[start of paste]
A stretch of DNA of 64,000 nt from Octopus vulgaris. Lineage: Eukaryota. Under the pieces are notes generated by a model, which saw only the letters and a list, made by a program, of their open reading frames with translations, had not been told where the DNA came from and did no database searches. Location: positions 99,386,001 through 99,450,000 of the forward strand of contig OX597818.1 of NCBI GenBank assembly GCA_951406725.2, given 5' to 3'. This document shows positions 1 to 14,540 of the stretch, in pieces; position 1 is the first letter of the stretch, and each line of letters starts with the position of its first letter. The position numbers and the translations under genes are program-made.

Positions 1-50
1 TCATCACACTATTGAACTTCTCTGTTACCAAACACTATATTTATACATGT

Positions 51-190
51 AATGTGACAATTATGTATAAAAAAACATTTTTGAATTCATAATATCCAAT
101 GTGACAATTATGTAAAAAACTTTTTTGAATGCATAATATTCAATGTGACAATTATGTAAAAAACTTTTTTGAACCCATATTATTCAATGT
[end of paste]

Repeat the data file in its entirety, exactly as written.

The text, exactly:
A stretch of DNA of 64,000 nt from Octopus vulgaris. Lineage: Eukaryota. Under the pieces are notes generated by a model, which saw only the letters and a list, made by a program, of their open reading frames with translations, had not been told where the DNA came from and did no database searches. Location: positions 99,386,001 through 99,450,000 of the forward strand of contig OX597818.1 of NCBI GenBank assembly GCA_951406725.2, given 5' to 3'. This document shows positions 1 to 14,540 of the stretch, in pieces; position 1 is the first letter of the stretch, and each line of letters starts with the position of its first letter. The position numbers and the translations under genes are program-made.

Positions 1-50
1 TCATCACACTATTGAACTTCTCTGTTACCAAACACTATATTTATACATGT

Positions 51-190
51 AATGTGACAATTATGTATAAAAAAACATTTTTGAATTCATAATATCCAAT
101 GTGACAATTATGTAAAAAACTTTTTTGAATGCATAATATTCAATGTGACAATTATGTAAAAAACTTTTTTGAACCCATATTATTCAATGT